The Heidelberg Institute for Theoretical Studies gives science journalists the opportunity to deepen their knowledge of computer-based, data-driven science with a longer stay at the institute. For the second time, the program was announced internationally. Candidates from 23 countries applied. The jury chose the science journalists Michael Stang (Germany) for 2016 and TV Padma (India) for 2017.
German science journalist Michael Stang will be the fifth “Journalist in Residence” at the Heidelberg Institute for Theoretical Studies (HITS). For the second time, the program was announced internationally; 40 candidates from 23 countries had applied. A jury consisting of science journalists and scientists from universities, Max Planck Institutes and HITS, selected Michael Stang to be the “HITS Journalist in Residence 2016”. He will join the institute in February 2016.
Stang studied Physical Anthropology, Social Anthropology and Palaeontology/Geology at Mainz University. After this Master´s Degree, he was awarded a scholarship for science journalism by the Bertelsmann Foundation, including stages at print and radio outlets. Since 2005, he has been working as a freelance reporter in Cologne, Germany, working for radio stations in Germany (Deutschlandradio, WDR, BR, SWR), Austria (ORF) and Switzerland (SRF) as well as for newspapers and magazines (e.g. Frankfurter Allgemeine Sonntagszeitung). According to his statement “science is not a national business”, he has been reporting from more than 30 countries. Moreover, he is highly committed to cross-border journalism. He is a member of “journalists.network”, a research network for young journalists who want to learn how to cover stories from abroad. He also works voluntarily as an ambassador for “Hostwriter”, a global collaboration network for journalists.
Michael Stang intends to use his stay to interact with the researchers at HITS and to learn more about data-driven science.
The jury also chose T V Padma as “Journalist in Residence” for 2017. T V Padma is an India-based science journalist currently writing for international and national outlets like Nature, Nature India, Physics World, BioWorld, New Scientist and India Climate Dialogue. Before, she had been the founding South Asia head of SciDev.Net, a not-for-profit, free-access international science website focusing on science policies and research in developing countries, project editor at Panos Institute South Asia and science correspondent of the Press Trust of India (PTI)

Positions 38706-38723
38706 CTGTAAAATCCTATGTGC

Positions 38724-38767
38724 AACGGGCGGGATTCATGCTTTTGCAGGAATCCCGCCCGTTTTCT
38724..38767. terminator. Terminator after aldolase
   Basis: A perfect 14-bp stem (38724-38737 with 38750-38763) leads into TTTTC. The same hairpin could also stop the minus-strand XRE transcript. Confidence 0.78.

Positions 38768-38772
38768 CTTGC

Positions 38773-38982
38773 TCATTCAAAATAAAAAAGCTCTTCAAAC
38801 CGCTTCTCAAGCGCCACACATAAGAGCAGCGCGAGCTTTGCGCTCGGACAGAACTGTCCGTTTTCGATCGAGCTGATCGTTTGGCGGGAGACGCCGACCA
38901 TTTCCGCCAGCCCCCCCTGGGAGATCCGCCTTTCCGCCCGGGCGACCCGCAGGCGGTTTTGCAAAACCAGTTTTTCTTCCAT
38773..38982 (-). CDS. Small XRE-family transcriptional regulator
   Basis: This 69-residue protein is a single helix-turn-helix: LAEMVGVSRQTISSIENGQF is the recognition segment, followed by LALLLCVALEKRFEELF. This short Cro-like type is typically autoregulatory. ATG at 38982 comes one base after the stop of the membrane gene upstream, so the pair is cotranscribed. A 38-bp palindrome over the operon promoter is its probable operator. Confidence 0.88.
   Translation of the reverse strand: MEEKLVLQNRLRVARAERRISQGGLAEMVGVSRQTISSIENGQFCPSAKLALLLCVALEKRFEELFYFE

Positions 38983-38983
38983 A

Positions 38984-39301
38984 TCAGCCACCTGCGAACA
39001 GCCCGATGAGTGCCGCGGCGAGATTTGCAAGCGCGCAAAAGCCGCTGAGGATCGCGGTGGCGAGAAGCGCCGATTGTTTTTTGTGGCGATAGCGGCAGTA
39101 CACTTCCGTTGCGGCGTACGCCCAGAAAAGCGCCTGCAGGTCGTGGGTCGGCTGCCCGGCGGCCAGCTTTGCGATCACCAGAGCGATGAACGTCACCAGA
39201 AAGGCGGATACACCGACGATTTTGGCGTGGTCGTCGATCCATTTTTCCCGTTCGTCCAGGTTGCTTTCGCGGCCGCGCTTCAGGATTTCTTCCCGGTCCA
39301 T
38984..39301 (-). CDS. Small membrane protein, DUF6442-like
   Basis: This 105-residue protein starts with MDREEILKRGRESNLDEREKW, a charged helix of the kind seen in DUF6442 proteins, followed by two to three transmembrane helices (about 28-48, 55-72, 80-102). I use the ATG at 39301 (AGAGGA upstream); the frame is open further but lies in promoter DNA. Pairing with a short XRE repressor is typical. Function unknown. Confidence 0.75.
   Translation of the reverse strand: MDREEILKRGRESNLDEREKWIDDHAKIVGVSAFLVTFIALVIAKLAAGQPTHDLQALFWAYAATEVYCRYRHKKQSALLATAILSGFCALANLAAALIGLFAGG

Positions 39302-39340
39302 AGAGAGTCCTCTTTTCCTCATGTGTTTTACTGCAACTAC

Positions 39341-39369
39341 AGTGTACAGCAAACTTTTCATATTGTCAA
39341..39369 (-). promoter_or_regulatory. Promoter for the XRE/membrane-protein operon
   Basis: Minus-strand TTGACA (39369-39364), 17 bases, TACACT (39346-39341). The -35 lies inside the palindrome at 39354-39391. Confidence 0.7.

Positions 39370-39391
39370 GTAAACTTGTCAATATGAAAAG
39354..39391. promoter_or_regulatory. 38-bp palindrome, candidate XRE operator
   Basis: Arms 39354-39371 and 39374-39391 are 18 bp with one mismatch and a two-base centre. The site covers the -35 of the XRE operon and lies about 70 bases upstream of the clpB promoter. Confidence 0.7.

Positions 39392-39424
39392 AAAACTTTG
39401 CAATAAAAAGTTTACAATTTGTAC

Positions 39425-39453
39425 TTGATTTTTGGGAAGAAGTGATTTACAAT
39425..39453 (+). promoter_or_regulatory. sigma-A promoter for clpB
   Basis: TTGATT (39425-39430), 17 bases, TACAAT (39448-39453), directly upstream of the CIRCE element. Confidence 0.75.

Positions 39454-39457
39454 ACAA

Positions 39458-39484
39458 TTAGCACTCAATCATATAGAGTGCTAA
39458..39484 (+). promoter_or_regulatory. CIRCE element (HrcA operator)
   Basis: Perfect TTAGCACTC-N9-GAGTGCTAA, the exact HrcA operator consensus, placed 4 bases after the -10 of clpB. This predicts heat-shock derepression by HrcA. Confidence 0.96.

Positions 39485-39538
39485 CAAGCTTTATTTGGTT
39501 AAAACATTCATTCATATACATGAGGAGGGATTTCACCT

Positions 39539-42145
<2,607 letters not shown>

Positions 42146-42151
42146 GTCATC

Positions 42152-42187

Since 2012, the “Journalist in Residence” program offers experienced journalists with a focus on science journalism the opportunity to spend a three-month to six-month paid stay at HITS. In this time, journalists can interact with the research groups, implement their own projects and participate in internal colloquia and seminars of HITS researchers.
The renowned German science journalist Volker Stollorz was the first “Journalist in Residence” at HITS in 2012. This year, Stollorz became chief editor of the new German Science Media Center that has been founded in Cologne. In 2013, the German freelance TV journalist Pia Grzesiak made intensive use of her stay to look behind the “mountains of data” at HITS. In 2014, the Barcelona-based, award-winning science journalist Michele Catanzaro used his time at the institute to gain a deeper insight into the German scientific landscape and make contacts with many German journalists. And in 2015, the U.S. science writer Larry Krumenaker stayed at HITS, doing research for e-Book projects in science education.
The HITS is a private, non-profit basic research institute. It was founded by the Klaus Tschira Foundation) in 2010. At HITS, currently around 120 scientists from 20 countries work in twelve research groups in areas where large amounts of data are produced and processed – from Molecular Biology to Astrophysics. One of the institute’s aims is to make the public more aware of the importance of computer-based, data-driven science, especially in natural sciences.
Dr. Peter Saueressig
Heidelberg Institute for Theoretical Studies (HITS)
The Heidelberg Institute for Theoretical Studies (HITS) was established in 2010 by the physicist and SAP co-founder Klaus Tschira (1940-2015) and the Klaus Tschira Foundation as a private, non-profit research institute. HITS conducts basic research in the natural sciences, mathematics and computer science, with a focus on the processing, structuring, and analyzing of large amounts of complex data and the development of computational methods and software. The research fields range from molecular biology to astrophysics. The shareholders of HITS are the HITS-Stiftung, which is a subsidiary of the Klaus Tschira Foundation, Heidelberg University and the Karlsruhe Institute of Technology (KIT). HITS also cooperates with other universities and research institutes and with industrial partners. The base funding of HITS is provided by the HITS Stiftung with funds received from the Klaus Tschira Foundation. The primary external funding agencies are the Federal Ministry of Education and Research (BMBF), the German Research Foundation (DFG), and the European Union.